by Steve Hope, Trip Designer
A common question we get around here - where should I stay in Hoi An?
I will try and make this a short and easy answer, with a bit of elaboration.
To start, Hoi An is in Central Vietnam, and is now among the most sought after destinations in the country. The old town, although very much a tourist spot, is certainly worth your time. In fact, for many, Hoi An is among the most memorable towns in all of Vietnam.
My personal preference, for what it's worth, remains to be a stay in town. Now, I qualify this with the fact that the beach in Hoi An is decent at best. If the beaches looked liked Krabi in Thailand or had the powdery sand of Boracay in the Philippines, my preference could be easily swayed. The town of Hoi An is pedestrian-friendly, unlike most of the places you’ll likely be visiting in Vietnam, making it an interesting (see safer) place to stroll about, stop for a snack, sit and have a beverage by the river, shop, get some clothes tailored, wander the riverside market, or just to find some great photo opportunities (everywhere). By staying in town, you have this all at your fingertips, with the ease of getting back to the hotel on foot and at your leisure.
Staying in town benefits you, particularly at night, as ultimately it’s just easier than taking a taxi, moto-taxi, or shuttle from the beach resorts. The night in Hoi An is a great time to walk the old town as lanterns subtly illuminate the ancient streets, wishes take the form of candles as they float along the river, and the many restaurants, bars, pubs and patios give time for either relaxing contemplation or lively social gathering. If looking for nightlife, Hoi An isn’t the place, but this doesn’t mean there isn’t anything to do, it’s just ultimately on a much more relaxed level. When staying in town, an outing is just more convenient, whether it be day or not. Everything from restaurants to shops to bars to a baguette are within short walking distance. This is undoubtedly a big plus. Hotels in town also tend to be smaller and cheaper than those at the beach.
During the typhoon season (Oct/Nov), although somewhat rare in Hoi An, the town itself can flood, so a beach stay may be best (however note that the beach isn’t very nice at this time of year). Floods in Hoi An are infrequent, but the weather is the weather, so it is a consideration. Another thing of note is that the old town, while not a party town by any stretch of the imagination, does create noise and if your hotel is in the heart of it (and let’s say not at all soundproof), you may find some hotels to have some residual noise.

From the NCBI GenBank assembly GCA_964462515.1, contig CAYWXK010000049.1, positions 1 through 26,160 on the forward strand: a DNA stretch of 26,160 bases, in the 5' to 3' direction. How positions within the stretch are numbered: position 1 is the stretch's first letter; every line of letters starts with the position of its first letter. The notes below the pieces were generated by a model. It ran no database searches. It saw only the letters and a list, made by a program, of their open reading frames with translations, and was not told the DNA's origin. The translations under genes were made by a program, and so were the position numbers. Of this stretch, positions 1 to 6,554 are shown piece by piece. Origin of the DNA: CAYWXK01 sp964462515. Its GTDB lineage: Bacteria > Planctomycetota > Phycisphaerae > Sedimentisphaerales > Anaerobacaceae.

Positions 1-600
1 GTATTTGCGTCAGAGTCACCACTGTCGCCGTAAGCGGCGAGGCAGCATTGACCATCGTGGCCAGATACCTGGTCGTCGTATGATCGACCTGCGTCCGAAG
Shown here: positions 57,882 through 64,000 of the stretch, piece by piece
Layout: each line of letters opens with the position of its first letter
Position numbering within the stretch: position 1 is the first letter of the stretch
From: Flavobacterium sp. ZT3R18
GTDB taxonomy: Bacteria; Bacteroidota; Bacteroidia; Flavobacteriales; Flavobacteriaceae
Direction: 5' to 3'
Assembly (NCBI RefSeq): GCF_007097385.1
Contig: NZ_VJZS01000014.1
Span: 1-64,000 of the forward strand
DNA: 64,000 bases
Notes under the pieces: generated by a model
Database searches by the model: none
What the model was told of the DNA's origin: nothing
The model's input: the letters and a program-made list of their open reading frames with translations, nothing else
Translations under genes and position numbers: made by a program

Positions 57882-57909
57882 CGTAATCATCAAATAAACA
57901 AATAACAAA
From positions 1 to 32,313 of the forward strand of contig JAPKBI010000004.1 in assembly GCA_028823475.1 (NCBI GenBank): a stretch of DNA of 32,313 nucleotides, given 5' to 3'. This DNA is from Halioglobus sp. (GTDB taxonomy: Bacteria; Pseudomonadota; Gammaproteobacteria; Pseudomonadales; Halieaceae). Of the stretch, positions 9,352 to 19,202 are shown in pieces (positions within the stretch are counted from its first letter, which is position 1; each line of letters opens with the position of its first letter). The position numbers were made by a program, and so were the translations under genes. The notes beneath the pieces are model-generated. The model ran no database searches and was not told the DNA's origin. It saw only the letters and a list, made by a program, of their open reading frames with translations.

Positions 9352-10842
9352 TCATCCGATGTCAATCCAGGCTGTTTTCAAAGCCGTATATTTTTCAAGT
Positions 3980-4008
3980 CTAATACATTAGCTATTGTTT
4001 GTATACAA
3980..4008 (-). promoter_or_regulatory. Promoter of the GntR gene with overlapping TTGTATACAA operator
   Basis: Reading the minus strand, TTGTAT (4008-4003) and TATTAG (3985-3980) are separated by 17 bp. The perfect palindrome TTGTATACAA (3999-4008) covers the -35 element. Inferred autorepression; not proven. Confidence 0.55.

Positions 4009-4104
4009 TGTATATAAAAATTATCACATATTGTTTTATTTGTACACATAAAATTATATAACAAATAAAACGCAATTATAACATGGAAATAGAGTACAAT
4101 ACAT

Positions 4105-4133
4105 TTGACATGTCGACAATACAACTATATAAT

At the Beach
The beach in Hoi An is okay. We can’t oversell the beach here as it’s all relative to expectations and past ‘beach’ experiences. If you’ve been to Bali, Bora Bora, Thailand, the Philippines, or even the Caribbean, for example, it’s unlikely that the beach in Hoi An will impress you all that much, but if its just the atmosphere, sound, and feel of beachside play, Hoi An fits the bill. February to July are the best times for the beach, outside of this, you may be best advised to choose the town. The beach is close to town, but not particularly walking distance, making this among the only real negatives. Resorts know this and offer free shuttle service, or bicycle rental for guests, so getting to/from the town is easy enough but certainly not as convenient as just staying in town.
The Nam Hai.
Hoi An is such an attractive town that very few visitors (for good reason) just sit at the beach, so the town really is the main attraction. Another consideration, is that there are limited restaurant options by beach resorts (although some have great on-site restaurants), but the town itself is filled with inexpensive dining. If you’re traveling with family and kids, this may be the one exception where beach resorts may be best. They are bigger, have more facilities, often with large pools, and cater more to family fun than the town hotels do.
Our favourite hotel in Hoi An?
The Anantara Resort. A colonial charm fitting for such a town, the Anantara is river side and a stone’s throw from the market. She’s a 4-star standard, but the location makes this a preferred choice. There are a smattering of other good 4-star hotels in town, and a slew of everything from guesthouses to 3-star properties all over including on the outskirts along the river. No true 5-star hotels are located in town.
The Anantara Resort
For beach resorts, there is no hotel that can compare to the Nam Hai, so if looking for the best of Hoi An, the Nam Hai is it – note that it is indeed priced accordingly. Other notable beach resorts include the Sunrise Resort, Boutique Resort, and the Palm Garden Resort, amongst others. The Victoria Resort is nice, but the beach isn’t great as a part of Cua Dai Beach was washed away in 2014. Climate change, river management and an onslaught of coastal expansion all play a part. There are a number of other hotels and resorts catering to varied budgets and interests.
Contact us should you have any questions or need assistance in your travel plans.
The main beach is called Cua Dai and is where the majority of Hoi An’s beach resorts reside. An Bang Beach is nearby, but remains relatively undeveloped. An Bang beach is great, the views of the Cham Islands off in the distance add some color to the expansive horizon and the beachfront restaurants and bars are popular with locals, expats and tourists alike. An Bang has a couple resorts, but expect this to change soon as this becomes more and more a major part of Hoi An’s tourist area.
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